The curriculum was quite successful. Children who participated in it became more skillful in recognizing and regulating anger when they experienced it and were generally less negative. For example, one boy, who had regularly gotten into fights when angry, told the teacher after a dispute with another child, “See, I used my words, not my hands” (Denham, 1998, p. 219). The benefits of this program can be long-term. In one test conducted with children in special education classrooms, positive effects were still evident 2 years after children completed the curricu- lum (Greenberg & Kusché, 2006). As this example suggests, knowledge of child- development research can be helpful to everyone involved in the care of children.

Choosing Social Policies Another reason to learn about child development is to be able to make informed de- cisions not just about one’s own children but also about a wide variety of social-policy questions that affect children in general. For example, how much trust should judges and juries place in preschoolers’ testimony in child-abuse cases? Should children who do poorly in school be held back, or should they be promoted to the next grade so that they can be with children of the same age? How effective are health- education courses aimed at reducing teenage smoking, drinking, and pregnancy? Child-development research can inform discussion of all of these policy decisions and many others.

Consider the issue of how much trust to put in preschoolers’ courtroom tes- timony. At present, more than 100,000 children testify in legal cases each year (Bruck, Ceci, & Principe, 2006). Many of these children are very young: more than 40% of children who testify in sexual-abuse trials, for example, are younger than 5 years, and almost 40% of substantiated sexual-abuse cases involve children younger than age 7 (Bruck et al., 2006; Gray, 1993). The stakes are extremely high in such cases. If juries believe children who falsely testify that they were abused, innocent people may spend years in jail. If juries do not believe children who accurately

posters like this are used in the turtle tech- nique to remind children of ways to control anger.




report abuse, the perpetrators will go free and probably abuse other children. So what can be done to promote reliable testimony from young children and to avoid leading them to report experiences that never occurred?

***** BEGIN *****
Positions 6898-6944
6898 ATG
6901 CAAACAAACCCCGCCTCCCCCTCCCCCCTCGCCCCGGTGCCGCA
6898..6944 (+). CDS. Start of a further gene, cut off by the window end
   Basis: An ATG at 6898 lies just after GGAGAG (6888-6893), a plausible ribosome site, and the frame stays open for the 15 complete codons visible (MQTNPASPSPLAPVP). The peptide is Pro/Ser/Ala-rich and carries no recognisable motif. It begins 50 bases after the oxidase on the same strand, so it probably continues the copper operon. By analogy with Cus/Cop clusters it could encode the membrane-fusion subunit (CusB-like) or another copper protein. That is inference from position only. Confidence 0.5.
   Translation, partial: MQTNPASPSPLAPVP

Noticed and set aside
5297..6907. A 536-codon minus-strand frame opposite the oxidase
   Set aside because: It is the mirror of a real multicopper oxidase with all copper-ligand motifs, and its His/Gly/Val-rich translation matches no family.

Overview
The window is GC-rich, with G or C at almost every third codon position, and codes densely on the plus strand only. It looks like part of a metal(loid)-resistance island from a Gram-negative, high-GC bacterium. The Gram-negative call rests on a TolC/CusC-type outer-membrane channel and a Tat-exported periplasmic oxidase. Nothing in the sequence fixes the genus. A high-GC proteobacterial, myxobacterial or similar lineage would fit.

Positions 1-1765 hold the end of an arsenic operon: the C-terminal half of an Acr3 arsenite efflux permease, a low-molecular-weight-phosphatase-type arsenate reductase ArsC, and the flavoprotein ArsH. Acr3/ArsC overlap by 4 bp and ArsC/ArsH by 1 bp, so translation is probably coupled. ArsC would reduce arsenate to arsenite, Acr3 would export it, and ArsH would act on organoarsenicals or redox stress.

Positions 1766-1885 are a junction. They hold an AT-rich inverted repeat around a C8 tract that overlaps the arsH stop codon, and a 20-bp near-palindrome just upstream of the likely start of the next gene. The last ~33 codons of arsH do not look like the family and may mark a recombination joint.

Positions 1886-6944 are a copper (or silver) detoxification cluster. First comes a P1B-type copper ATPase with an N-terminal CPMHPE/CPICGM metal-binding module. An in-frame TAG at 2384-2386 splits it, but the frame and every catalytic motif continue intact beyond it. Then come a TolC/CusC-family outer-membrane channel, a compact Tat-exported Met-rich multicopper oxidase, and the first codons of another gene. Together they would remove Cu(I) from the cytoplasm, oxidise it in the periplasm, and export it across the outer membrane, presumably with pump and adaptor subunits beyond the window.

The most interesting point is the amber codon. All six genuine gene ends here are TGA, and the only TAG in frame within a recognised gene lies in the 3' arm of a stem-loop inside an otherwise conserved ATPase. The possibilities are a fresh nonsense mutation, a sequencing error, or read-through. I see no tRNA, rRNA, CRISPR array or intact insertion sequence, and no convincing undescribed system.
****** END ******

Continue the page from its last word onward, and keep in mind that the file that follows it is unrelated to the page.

Psychological research has helped answer such questions. In one experiment, re- searchers tested whether biased questioning affects the accuracy of young children’s memory for events involving touching one’s own and other people’s bodies. The re- searchers began by having 3- to 6-year-olds play a game, similar to “Simon Says,” in which the children were told to touch various parts of their body and those of other children. A month later, the researchers had a social worker interview the children about their experiences during the game (Ceci & Bruck, 1998). Before the social worker conducted the interviews, she was given a description of each child’s experiences. Unknown to her, the description included inaccurate as well as accurate information. For example, she might have been told that a particular child had touched her own stomach and another child’s nose, when in fact the child had touched her own stomach and the other child’s foot. After receiving the descrip- tion, the social worker was given instructions much like those in a court case: “Find out what the child remembers.”

As it turned out, the version of events that the social worker had heard often in- fluenced her questions. If, for example, a child’s account of an event was contrary to what the social worker believed to be the case, she tended to question the child repeatedly about the event (“Are you sure you touched his foot? Is it possible you touched some other part of his body?”). Faced with such repeated questioning, children fairly often changed their responses, with 34% of 3- and 4-year-olds eventually corroborating at least one of the social worker’s incorrect beliefs. Children were led to “remember” not only plau- sible events that never happened but also unlikely ones that the social worker had been told about. For example, some children “recalled” their knee being licked and a marble being inserted in their ear.